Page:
Clery, William Edward (c.1861–1931), writer and trade unionist, was born in Ireland in 1861 or 1862, son of John and Helen Clery. In 1877 he emigrated with his parents to London, penniless, and in 1878 entered the civil service, becoming a second-class inland sorter at the Post Office. Simultaneously, he pursued his literary and theatrical interests, writing for the Gentleman's Magazine under the pseudonym Austin Fryers. In March 1889 Clery became involved in organising support for Tom Dredge, who had been dismissed from his post after attempting to organise a union of London postmen and demands for increased wages. In 1881 the Liberal postmaster-general, Henry Fawcett, had been generous in granting pay increases for sorting clerks, but by the end of the decade some of the London sorters, including Clery and J. H. Williams, maintaining that they were being denied further concessions which had been intended by Fawcett, formed the Fawcett Association to campaign for London sorters’ rights. It was inaugurated in February 1886, and Clery became secretary, with his name appearing on the masthead of the first issue of the Post, the Association's journal.
Sir James Fergusson, the new postmaster-general, refused to recognise the association, and Clery, who at the 1893 Trades Union Congress was to complain of neglect by labour members of parliament, ‘many of whom had supposed the civil servants to be a snobbish body’ (Clegg, 217), decided on an unprecedented policy of lobbying parliamentarians, demanding an inquiry into the sorters’ claims, although he insisted the Fawcett Association would not support a strike. Despite the opposition of Fergusson, the Fawcett Association received pledges of support from fifty-six parliamentary candidates. Fergusson promptly dismissed Clery and a colleague, W. B. Cheeseman, on grounds of insubordination and defiance. The dispute received huge media attention, and both men were immediately given full-time positions within the association. In 1893 Clery was elected chairman of the association, a position he retained for ten years.
Active on the London Trades Council, he was a member of the delegation to the chancellor of the exchequer in 1895 about the working conditions of public employees, as well as being involved in the formation of the United Workers Federation. To make parliamentary action effective, the unions also sought to build up public sympathy through the press, for which purpose Clery effectively used his extensive journalistic contacts. Artistic concerns, however, began to dominate Clery's career and, as well as working as a drama critic, he wrote plays and novels, became an actor–manager, and edited the popular arts periodical the Crystal Palace. His publications included A new Lady Audley (1891), A pauper millionaire (1899), The devil and the inventor (1900), A guide to the stage (1904), and a Popular life of Henry Irving (1906).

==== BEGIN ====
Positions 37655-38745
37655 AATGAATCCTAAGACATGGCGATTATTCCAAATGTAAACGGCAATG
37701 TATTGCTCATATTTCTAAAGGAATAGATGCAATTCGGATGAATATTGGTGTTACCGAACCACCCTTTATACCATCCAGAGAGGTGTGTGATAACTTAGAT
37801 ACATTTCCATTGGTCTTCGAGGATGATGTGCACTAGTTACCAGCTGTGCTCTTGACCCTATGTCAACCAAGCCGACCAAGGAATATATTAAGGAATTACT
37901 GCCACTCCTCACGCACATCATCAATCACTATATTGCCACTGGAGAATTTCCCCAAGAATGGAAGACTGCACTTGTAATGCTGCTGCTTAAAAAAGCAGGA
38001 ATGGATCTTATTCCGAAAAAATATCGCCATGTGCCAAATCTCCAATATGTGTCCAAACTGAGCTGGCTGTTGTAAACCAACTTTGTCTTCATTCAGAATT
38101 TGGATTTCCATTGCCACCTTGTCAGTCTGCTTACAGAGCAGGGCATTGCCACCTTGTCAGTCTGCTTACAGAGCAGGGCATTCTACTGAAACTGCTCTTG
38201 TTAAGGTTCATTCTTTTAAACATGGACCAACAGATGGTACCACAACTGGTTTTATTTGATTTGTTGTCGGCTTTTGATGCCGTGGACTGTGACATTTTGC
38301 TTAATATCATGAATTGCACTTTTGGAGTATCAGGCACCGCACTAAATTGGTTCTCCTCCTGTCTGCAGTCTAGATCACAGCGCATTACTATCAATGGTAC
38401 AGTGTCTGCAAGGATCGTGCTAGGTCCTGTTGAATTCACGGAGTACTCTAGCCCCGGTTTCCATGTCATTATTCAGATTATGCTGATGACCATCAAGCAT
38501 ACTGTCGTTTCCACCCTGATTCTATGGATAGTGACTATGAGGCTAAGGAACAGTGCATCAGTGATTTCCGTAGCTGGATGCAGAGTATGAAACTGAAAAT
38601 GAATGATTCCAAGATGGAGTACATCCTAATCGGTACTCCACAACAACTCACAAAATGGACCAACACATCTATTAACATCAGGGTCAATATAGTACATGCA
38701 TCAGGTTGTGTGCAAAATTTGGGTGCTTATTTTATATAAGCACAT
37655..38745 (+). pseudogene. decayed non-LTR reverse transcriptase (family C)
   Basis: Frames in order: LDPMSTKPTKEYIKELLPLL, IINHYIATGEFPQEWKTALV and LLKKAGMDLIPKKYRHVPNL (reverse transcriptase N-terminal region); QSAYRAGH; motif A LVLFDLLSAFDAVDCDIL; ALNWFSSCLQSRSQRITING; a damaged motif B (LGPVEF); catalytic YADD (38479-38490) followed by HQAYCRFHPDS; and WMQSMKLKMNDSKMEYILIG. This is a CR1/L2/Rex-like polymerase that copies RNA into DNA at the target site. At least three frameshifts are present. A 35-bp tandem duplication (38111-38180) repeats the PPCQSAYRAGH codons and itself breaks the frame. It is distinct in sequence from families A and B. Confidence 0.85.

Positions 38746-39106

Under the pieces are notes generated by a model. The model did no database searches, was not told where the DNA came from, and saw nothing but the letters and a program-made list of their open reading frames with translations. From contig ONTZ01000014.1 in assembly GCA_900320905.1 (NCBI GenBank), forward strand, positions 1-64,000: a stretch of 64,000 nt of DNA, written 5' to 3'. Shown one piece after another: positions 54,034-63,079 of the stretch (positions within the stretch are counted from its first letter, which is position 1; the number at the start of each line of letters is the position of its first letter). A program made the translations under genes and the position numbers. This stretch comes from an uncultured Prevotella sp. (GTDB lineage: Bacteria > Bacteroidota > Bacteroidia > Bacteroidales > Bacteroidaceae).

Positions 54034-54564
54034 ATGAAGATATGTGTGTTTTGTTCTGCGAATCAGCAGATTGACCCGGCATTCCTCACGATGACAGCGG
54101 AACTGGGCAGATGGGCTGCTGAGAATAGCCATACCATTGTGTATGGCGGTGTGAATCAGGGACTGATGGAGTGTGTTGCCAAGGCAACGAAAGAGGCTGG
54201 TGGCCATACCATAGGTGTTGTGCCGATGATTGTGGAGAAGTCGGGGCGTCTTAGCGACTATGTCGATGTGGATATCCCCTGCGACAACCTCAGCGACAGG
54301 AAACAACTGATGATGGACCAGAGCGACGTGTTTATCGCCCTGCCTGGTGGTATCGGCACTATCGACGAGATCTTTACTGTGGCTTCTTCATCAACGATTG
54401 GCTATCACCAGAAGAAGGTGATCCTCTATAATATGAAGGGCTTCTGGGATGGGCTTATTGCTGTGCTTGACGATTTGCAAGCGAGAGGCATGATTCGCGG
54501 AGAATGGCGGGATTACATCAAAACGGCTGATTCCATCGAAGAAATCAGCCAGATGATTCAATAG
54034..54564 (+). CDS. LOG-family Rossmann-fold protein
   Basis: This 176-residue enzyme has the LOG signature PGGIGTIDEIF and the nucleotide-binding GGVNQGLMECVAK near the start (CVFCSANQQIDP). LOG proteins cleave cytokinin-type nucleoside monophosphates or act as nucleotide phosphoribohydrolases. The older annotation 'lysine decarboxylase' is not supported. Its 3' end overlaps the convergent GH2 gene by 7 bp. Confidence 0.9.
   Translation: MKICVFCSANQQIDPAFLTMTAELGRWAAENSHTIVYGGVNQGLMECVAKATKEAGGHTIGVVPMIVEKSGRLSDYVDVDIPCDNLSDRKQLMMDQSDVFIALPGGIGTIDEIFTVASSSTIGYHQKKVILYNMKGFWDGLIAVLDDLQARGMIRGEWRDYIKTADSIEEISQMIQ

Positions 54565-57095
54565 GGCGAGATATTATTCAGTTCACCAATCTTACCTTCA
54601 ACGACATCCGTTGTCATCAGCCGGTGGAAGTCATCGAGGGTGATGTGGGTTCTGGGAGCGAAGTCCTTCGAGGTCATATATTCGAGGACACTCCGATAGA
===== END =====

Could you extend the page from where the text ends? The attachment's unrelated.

Clery undoubtedly demonstrated courage, persuasiveness, and magnetism in his union activities and was instrumental in ensuring a place for trade unionism in the Post Office, linking its employees with the wider labour movement as well as establishing a precedent for parliamentary action in the pursuit of union claims. He remained interested in parliamentary representation and, despite the fact that the Fawcett Association adopted a policy of independent parliamentary representation in 1897, was a supporter of the Liberal Party. In April 1902 he was adopted as a parliamentary candidate for Deptford, gaining the endorsement of the Liberal Party and also the Labour Representation Committee, though he was not elected.
Ultimately the recklessness, if not corruption, of his personal life was to be his undoing. Clery borrowed extensively, refused to pay his debts, and lied continually when asked to account for his financial irregularities. In August 1902 the Fawcett Association was served with an order against his debts, and the following year, after an inquiry into his affairs, he was sacked from his position, though the association continued to give him limited financial support. Wrongly reported dead in 1922, he unsuccessfully sued the newspaper which carried the story. In 1930 he was found living in squalid poverty, and a Post Office charity managed to raise funds for his welfare. He died 21 October 1931 in London, survived by his wife, the actress Elva Dearen, whom he married in June 1897.